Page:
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Available online xxxx This research focuses on the characterization of ancient decorative earthen plaster of India's Pithalkhora group of caves. The restoration strategies being planned for the earthen plaster demand detailed scientific investigation to understand technology and composition so as to prepare matching plaster. The mineralogical, micro-structural and chemical characterization of the earthen plasters have been investigated by analytical tools like petrological microscope, XRF, CHN analysis, laser scattering particle size analyzer, FTIR, XRD, Scanning Electron Microscopy, thermal analyzer (DGA/DTA) as well as on-site observations. A comparative study with nearby sites portrays the earthen plaster of Pithalkhora coarser (silt: 62–100%, sand: 2–2.2%) with traces of clay (0–2%); hence it may be prone to damage by grain breakages. The chemical composition confirms that the aggregates mixed with the earthen plaster belong to that of locally available basaltic origin. SEM studies show addition of quartz and traces of clay (illite and montmorillonite) to augment the flexibility and performance of the plaster. The restoration plaster should be synthesized with aggregates of locally available basaltic rock mixed with slaked lime in addition with rice husk and other vegetal fibres as vegetal additive to overcome the shrinkage of the plaster.
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The present research trend is to explore sustainable construction materials having least environmental impact that also encapsulate in terms of our natural resources. The present communication discusses the use of raw hemp as an organic additive in the clay plaster of the 6th century AD Buddhist Caves of Ellora, a World Heritage Site. Cannabis sativa L. admixed in the clay plaster has been identified using scanning electron microscope, Fourier transform infrared spectroscopy and stereomicroscopic studies and the results are compared with fresh specimens. The study indicates that many valuable properties of hemp were known to the ancient Indians in the 6th century AD.
Review of book, Stephen A. Maisto, Mark Galizio, and Gerard J. Connors. Drug Use and Abuse (2nd ed.) Fort Worth, TX: Harcourt Press, 1995, 500 pp. Reviewed by Mitch Earleywine.
This study documents a holistic approach, combining mineralogical, geochemical and textural data to characterize the decorative earthen plaster of the 2nd century BCE. Buddhist rock cut caves of Karle in Western India. The analytical examination was carried out by the use of a petrological microscope, Laser particle size analysis, thin section analysis, XRF (X Ray fluorescence), XRD (X Ray Diffraction), FTIR (Fourier Transform Infrared Spectroscopy), SEM(Scanning ElectronMicroscope) and Raman spectroscopy in addition to themonitoring of environmental parameters. The results indicate that the local clayey soil, which is abundantly available in the high rain fed western coastal areas, was utilized for the earliest earthen plaster works. The characteristics of the clay seem to have been modified by mixing calcite and an organic adhesive. Rounded sub-angular aggregates derived from disintegration of basaltic rock and rice husk were added to influence shrinkage properties of the plaster. In addition to a better understanding of the technology and composition of ancient India's early earthen plasterworks, scientific data from the analysis was used to plan the composition of restoration plaster.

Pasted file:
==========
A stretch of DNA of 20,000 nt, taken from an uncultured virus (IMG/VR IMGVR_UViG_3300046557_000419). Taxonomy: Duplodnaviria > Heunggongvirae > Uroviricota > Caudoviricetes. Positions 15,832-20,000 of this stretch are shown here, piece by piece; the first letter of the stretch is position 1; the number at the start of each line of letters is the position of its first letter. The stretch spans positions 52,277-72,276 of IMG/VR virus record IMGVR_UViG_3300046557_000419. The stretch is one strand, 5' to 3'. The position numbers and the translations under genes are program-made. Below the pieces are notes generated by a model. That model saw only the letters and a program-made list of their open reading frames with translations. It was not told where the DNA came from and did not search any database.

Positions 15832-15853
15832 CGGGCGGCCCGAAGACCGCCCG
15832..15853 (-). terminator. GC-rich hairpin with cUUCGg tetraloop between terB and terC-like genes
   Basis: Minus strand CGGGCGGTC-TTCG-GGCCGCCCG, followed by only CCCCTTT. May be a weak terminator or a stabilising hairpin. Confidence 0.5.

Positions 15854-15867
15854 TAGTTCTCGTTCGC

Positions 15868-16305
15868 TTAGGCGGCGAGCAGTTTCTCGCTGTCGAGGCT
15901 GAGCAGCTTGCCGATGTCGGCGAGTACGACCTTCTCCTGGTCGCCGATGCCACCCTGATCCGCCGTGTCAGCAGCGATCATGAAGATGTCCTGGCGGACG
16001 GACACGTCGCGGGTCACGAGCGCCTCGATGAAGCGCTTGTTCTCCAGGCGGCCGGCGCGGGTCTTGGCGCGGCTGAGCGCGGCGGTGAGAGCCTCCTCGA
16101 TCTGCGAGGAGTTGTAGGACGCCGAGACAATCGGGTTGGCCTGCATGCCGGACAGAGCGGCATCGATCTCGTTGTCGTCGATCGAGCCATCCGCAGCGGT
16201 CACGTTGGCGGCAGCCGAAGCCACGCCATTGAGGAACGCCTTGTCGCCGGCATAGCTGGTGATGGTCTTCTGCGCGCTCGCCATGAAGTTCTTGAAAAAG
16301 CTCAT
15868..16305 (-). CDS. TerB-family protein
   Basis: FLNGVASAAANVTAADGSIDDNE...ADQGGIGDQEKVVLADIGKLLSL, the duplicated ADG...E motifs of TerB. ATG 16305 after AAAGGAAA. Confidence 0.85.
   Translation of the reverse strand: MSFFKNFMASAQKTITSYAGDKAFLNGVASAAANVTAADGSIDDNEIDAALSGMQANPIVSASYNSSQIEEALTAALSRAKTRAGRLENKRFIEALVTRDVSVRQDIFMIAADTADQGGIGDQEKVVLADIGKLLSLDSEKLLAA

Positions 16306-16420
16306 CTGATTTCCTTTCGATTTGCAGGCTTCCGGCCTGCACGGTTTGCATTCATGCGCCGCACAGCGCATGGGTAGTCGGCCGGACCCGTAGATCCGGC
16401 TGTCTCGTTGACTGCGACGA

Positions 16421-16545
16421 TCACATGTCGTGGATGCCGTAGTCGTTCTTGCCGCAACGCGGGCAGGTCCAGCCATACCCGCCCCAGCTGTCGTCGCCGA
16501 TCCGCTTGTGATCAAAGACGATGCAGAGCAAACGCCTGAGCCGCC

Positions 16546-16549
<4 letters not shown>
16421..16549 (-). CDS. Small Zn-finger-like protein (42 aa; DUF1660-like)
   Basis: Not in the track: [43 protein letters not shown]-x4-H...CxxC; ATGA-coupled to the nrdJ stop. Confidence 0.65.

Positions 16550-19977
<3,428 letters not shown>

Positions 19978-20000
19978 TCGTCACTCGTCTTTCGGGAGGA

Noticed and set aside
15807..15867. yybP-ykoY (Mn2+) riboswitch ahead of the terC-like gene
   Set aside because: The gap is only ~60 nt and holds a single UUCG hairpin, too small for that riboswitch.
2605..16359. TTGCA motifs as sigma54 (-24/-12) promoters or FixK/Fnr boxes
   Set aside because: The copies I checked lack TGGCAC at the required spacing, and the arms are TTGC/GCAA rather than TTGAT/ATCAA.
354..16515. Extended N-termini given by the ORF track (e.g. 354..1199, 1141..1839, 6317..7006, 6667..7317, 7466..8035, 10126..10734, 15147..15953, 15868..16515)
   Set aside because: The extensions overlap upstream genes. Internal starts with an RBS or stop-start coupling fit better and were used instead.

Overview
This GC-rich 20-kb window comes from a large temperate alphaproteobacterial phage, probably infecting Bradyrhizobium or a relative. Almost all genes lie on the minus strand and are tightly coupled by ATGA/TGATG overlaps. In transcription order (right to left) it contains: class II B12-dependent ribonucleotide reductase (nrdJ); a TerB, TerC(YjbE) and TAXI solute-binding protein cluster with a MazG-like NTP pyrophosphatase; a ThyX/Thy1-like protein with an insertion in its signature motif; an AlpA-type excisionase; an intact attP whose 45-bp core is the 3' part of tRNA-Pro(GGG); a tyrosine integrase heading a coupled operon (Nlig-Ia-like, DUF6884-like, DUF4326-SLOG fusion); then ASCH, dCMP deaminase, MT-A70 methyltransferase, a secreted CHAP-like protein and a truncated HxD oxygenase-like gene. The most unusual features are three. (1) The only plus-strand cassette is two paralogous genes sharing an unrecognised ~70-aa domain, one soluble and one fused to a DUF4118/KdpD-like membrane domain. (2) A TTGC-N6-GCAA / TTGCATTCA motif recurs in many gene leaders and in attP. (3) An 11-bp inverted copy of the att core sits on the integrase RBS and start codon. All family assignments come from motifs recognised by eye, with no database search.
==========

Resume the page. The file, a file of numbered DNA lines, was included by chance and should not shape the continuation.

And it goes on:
We live in an age when a divine vision is dismissed as an hallucination, and desire to experience a direct communication with god is often interpreted as a sign of mental illness. Nevertheless, some scholars and scientists assert that such visions and communications are fundamentally derived from an ancient and ongoing cultural tradition. The hypothesis presented here suggests that humans have a very ancient tradition involving the use of mind-altering experiences to produce profound, more or less spiritual and cultural understanding.
In 1971 Hepler and Frank reported reduction in intraocular pressure occurring after healthy young adults smoked marihuana. These initial observations led to additional studies designed to compare the pressure-reducing effects of placebo, smoked marihuana, and injected THC. Consistent, statistically-significant pressure reduction was observed in double-blind studies. Drop in intraocular pressure (IOP) was also observed in hospitalized subjects observed repeatedly for 12-hour periods. Additional hospitalized subjects were permitted to smoke marihuana ad libitum during a 5 1/2-hour period and comparisons were made between the pressure-reducing effects of smoking varying numbers of marihuana cigarettes. It was observed, for instance, that a subject smoking 22 cigarettes had only a slight further decrease in IOP as compared with a subject who smoked only 2 cigarettes. Hospitalized subjects observed for a total of 35 days, and other subjects observed for a total of 94 days, continued during these periods of prolonged chronic use of marihuana to show decrease in IOP with each period of intoxication. The results of these various investigations were reported at the International Conference on the Pharmacology of Cannabis, Savannah, Georgia, on December 4, 1974 (Hepler, Frank and Petrus, 1974). Graphical representation of the data is given in Figures 1–4. Publications by Shapiro (1974), Green and Podos (1974),and Purnell and Gregg (1975), among others, have confirmed the apparent IOP-reducing effect of marihuana and cannabinoids.